Thursday, November 19, 2015

5 Things Every Christian Can DO In Response to the Syrian Refugee Crisis

Since I already stuck my nose in this, I thought I'd follow up last night's thoughts with a more practical post.
Vast amounts of bandwidth have been used in recent days as American Christians debate what other people (namely the government) should do in response to the Syrian refugee crisis. I am fascinated by the intensity of outrage some direct toward others because of their opinion about what someone else should or should not do.
Realistically, most of us have little to no impact on what our country will do in response to this crisis. So where our national policy finally lands seems like a really silly thing to get angry about.
This comes back to a simple principle I express quiet often. "Don't allow the things you cannot control to control you." You cannot control what the Senate, the House or the President does. So don't allow their actions to control your behavior or your relationships. Instead, consider these five things EVERY CHRISTIAN CAN DO in response to the Syrian refugee crisis:
1. Pray for the refugees. My cousin-in-law who lives in Greece wrote the following, "As someone who is watching these refugees arrive 'live' here in Athens, Greece, I can tell you confidently those arriving here are not strong, healthy men ready for war. These are broken and helpless people arriving traumatized and with nothing... we see many women and children sleeping on pieces of cardboard throughout our city and in desperate need." Whether or not there are terrorists among their midst, many of these people are in desperate need. Pray for them.
2. Pray for your government officials. This is not a simple situation. There is not a clear answer. Those in power must find a balance between compassion, and safety and they must do it in a timely manner with an eye on our own country's resources. They need Gods wisdom. Pray they receive it.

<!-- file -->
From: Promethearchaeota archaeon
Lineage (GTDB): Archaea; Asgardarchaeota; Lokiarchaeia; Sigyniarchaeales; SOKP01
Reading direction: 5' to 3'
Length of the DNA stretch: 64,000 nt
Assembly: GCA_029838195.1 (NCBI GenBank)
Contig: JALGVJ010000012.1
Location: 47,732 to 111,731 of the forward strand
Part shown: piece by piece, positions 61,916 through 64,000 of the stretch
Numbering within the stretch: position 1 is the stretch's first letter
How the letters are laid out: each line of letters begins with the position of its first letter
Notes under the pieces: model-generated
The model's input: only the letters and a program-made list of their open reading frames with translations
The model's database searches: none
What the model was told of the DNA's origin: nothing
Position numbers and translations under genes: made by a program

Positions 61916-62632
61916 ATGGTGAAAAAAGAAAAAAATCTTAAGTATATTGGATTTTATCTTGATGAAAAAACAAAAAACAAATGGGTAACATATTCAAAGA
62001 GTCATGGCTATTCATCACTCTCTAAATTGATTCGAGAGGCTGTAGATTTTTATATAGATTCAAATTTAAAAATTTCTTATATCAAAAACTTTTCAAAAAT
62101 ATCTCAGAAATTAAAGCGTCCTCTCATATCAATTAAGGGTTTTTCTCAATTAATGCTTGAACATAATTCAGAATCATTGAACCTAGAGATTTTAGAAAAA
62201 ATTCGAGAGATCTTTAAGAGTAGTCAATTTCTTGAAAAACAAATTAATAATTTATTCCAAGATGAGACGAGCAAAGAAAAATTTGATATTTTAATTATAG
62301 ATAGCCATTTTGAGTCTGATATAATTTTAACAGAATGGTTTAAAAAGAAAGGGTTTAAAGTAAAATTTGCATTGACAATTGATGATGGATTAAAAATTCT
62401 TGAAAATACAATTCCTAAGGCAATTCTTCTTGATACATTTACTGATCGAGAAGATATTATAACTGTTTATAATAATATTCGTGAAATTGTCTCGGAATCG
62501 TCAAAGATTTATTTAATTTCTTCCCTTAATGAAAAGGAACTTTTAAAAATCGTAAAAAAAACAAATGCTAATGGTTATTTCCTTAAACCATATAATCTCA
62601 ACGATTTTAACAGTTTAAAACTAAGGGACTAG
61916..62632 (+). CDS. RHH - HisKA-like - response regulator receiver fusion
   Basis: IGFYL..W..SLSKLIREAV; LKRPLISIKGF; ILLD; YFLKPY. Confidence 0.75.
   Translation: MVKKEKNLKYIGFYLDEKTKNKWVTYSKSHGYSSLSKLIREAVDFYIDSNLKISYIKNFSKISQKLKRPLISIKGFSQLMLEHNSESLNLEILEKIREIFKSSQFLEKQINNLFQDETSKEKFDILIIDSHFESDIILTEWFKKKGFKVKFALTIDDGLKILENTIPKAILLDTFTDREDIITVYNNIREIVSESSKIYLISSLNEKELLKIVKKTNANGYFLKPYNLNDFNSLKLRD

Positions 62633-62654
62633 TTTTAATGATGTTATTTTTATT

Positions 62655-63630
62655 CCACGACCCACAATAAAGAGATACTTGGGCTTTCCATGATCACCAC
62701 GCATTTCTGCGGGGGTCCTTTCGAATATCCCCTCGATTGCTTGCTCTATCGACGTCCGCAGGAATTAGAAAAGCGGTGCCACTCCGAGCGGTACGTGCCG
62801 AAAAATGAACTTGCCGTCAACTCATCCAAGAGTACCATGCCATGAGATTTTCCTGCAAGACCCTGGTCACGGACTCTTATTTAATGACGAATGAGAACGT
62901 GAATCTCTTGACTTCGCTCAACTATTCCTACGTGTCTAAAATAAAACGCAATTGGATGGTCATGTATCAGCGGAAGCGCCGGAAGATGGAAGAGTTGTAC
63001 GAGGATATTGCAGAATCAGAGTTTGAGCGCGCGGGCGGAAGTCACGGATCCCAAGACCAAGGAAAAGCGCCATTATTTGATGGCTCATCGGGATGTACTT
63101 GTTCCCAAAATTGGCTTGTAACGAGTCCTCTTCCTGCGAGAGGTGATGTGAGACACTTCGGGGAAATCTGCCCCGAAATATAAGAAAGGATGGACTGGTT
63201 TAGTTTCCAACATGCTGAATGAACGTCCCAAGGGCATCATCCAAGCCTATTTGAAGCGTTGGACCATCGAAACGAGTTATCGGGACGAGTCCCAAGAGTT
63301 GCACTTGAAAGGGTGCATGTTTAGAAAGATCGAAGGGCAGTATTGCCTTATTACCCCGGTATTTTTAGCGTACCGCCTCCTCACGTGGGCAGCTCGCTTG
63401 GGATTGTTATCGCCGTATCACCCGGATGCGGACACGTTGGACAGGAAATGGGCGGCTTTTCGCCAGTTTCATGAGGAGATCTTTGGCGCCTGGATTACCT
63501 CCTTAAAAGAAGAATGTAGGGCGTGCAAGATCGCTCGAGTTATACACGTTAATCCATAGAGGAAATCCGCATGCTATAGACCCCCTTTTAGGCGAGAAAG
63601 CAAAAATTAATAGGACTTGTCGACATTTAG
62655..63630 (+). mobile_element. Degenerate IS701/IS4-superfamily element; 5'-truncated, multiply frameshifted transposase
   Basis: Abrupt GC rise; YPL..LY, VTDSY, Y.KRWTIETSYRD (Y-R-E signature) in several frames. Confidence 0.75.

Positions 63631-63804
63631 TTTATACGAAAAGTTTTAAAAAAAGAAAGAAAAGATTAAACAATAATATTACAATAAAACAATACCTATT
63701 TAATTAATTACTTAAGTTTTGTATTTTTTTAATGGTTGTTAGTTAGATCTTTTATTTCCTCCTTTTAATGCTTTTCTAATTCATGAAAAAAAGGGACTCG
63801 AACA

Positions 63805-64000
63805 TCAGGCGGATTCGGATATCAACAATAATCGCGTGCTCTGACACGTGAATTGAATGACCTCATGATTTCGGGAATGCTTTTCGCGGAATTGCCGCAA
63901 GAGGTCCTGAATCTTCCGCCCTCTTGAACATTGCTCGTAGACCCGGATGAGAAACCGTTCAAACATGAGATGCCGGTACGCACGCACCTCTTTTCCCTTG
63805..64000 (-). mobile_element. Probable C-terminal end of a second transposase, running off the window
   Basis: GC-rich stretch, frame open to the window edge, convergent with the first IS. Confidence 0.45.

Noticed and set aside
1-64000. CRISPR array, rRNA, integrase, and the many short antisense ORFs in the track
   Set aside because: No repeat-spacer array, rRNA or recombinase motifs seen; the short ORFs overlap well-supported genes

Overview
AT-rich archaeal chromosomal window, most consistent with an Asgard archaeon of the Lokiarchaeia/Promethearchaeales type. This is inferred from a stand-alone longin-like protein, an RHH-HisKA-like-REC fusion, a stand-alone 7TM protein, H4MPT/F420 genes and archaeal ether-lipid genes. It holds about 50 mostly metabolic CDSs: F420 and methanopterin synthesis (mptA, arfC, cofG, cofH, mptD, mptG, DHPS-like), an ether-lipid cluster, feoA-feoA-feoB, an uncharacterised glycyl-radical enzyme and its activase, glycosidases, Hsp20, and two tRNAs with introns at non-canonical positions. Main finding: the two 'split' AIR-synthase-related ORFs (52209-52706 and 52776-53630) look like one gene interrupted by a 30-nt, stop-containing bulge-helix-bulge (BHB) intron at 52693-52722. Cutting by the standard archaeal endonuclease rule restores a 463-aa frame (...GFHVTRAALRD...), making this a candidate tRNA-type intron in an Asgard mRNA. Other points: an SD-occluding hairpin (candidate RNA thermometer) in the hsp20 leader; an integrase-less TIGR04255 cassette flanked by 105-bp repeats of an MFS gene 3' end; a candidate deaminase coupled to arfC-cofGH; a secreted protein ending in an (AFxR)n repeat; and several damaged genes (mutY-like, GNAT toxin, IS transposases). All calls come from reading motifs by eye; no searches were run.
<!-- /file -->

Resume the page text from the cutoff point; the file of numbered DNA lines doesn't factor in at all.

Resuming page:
3. Support an organization that is currently assisting refugees. The Nazarene Fund is one place to donate. There are many others as well. Just google "assist with Syrian refugees". You'll find a place you can make a donation.
4. Bake cookies for your neighbor. Seriously. In all the talk about loving our neighbor, let's not forget to do that as literally as possible. Love your neighbor.
5. Clean out your closet. There are people in your city who are in similarly dire straights as the refugees. Heroin, human trafficking, homelessness and other "Giants of Despair" are wreaking havoc especially as the winter rolls in. Find a local shelter, contact them to see what they need and then clean out your closet. Don't just get rid of your old stuff. Give away your best stuff if that's what they need. No one wants just the muffin stump.
There are likely many other things you can DO during this time. At risk of speaking harshly... if you aren't willing to do some of these things, maybe you could just stop talking about the crisis all together. If you aren't taking action, you obviously don't mean it.
Let's all try not to be quite so outraged, let's cast a few stones fewer. As the great country singer once said, "A little less talk and a lot more action!"

Wednesday, November 18, 2015

About the Syrian Refugees: It's more complicated than you're saying it is

I've watched for the past couple days as the Starbucks cup outrage has been replaced by refugee rage. I'm sure by next week, the outrage will have moved along. Frankly, I'm a little surprised so many people are so focused on the refugee issue this quickly after the Russian plane, Lebanon bombings and Parisian terrorism. The refugee question is really not connected to these occasions of terrorism. (I know it seems like it, but it really isn't)
Anyway, I've been wrestling with this for a couple days and feel like I might as well throw some thoughts out. More than anything else, I hope anyone who reads this can recognize that I'm calling for EVERYONE to think through this a little bit more. There are lots of sides to this issue, and not all of them line up neatly into one concise talking point.
 So, here are 8 things I think about the stuff I see going on around me...
  1. God loves a cheerful giver. When we use the gifts God has given us to help those in our spheres of influence, we are exercising generosity. When the government becomes the agent of generosity, they rob the individual of freely and cheerfully choosing to give. I know for some, this may not make sense; but the greater the tax burden imposed, the less opportunity for true generosity. Spending government money isn't always the BEST way to exhibit generous behavior.
  2. Loving our neighbor doesn't mean the same thing in every situation. I try to love my neighbor. We give a lot away, but we don't give the same to everyone we help. Sometimes we might give someone a couple bucks one time to help them out. Sometimes we might give away a large gift card that will last a couple weeks. Sometimes we help people make changes in their lives over a significant portion of time. In every situation, we try to wisely assess the situation and don't assume our first idea is the best idea. Just because someone wants to slow down and assess a situation doesn't mean they're unloving. They might just be wise.